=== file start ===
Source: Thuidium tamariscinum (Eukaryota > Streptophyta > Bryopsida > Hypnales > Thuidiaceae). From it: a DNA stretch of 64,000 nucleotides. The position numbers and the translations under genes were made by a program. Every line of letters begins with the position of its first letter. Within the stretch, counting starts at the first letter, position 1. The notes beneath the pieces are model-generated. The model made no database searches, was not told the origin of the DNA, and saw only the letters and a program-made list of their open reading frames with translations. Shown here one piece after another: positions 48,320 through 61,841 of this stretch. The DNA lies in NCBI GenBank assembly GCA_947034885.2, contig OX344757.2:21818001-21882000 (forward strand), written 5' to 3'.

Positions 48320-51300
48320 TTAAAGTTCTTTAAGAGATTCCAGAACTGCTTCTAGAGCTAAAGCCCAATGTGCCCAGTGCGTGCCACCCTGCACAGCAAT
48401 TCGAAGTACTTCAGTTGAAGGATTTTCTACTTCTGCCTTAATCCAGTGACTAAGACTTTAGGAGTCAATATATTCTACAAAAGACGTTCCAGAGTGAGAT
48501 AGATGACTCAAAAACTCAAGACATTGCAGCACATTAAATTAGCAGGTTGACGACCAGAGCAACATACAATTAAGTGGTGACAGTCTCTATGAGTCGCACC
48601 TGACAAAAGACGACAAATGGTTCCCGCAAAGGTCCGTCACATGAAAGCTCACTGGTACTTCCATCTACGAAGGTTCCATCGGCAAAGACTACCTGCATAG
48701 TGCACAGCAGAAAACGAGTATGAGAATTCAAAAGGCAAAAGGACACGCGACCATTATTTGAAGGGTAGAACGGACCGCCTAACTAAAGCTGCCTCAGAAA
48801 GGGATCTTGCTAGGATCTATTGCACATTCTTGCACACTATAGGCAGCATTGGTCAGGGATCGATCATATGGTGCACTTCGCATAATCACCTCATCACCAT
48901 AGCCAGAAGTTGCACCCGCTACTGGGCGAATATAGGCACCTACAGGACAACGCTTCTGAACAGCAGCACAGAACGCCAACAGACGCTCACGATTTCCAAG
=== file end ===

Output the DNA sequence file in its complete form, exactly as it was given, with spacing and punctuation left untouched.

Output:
Source: Thuidium tamariscinum (Eukaryota > Streptophyta > Bryopsida > Hypnales > Thuidiaceae). From it: a DNA stretch of 64,000 nucleotides. The position numbers and the translations under genes were made by a program. Every line of letters begins with the position of its first letter. Within the stretch, counting starts at the first letter, position 1. The notes beneath the pieces are model-generated. The model made no database searches, was not told the origin of the DNA, and saw only the letters and a program-made list of their open reading frames with translations. Shown here one piece after another: positions 48,320 through 61,841 of this stretch. The DNA lies in NCBI GenBank assembly GCA_947034885.2, contig OX344757.2:21818001-21882000 (forward strand), written 5' to 3'.

Positions 48320-51300
48320 TTAAAGTTCTTTAAGAGATTCCAGAACTGCTTCTAGAGCTAAAGCCCAATGTGCCCAGTGCGTGCCACCCTGCACAGCAAT
48401 TCGAAGTACTTCAGTTGAAGGATTTTCTACTTCTGCCTTAATCCAGTGACTAAGACTTTAGGAGTCAATATATTCTACAAAAGACGTTCCAGAGTGAGAT
48501 AGATGACTCAAAAACTCAAGACATTGCAGCACATTAAATTAGCAGGTTGACGACCAGAGCAACATACAATTAAGTGGTGACAGTCTCTATGAGTCGCACC
48601 TGACAAAAGACGACAAATGGTTCCCGCAAAGGTCCGTCACATGAAAGCTCACTGGTACTTCCATCTACGAAGGTTCCATCGGCAAAGACTACCTGCATAG
48701 TGCACAGCAGAAAACGAGTATGAGAATTCAAAAGGCAAAAGGACACGCGACCATTATTTGAAGGGTAGAACGGACCGCCTAACTAAAGCTGCCTCAGAAA
48801 GGGATCTTGCTAGGATCTATTGCACATTCTTGCACACTATAGGCAGCATTGGTCAGGGATCGATCATATGGTGCACTTCGCATAATCACCTCATCACCAT
48901 AGCCAGAAGTTGCACCCGCTACTGGGCGAATATAGGCACCTACAGGACAACGCTTCTGAACAGCAGCACAGAACGCCAACAGACGCTCACGATTTCCAAG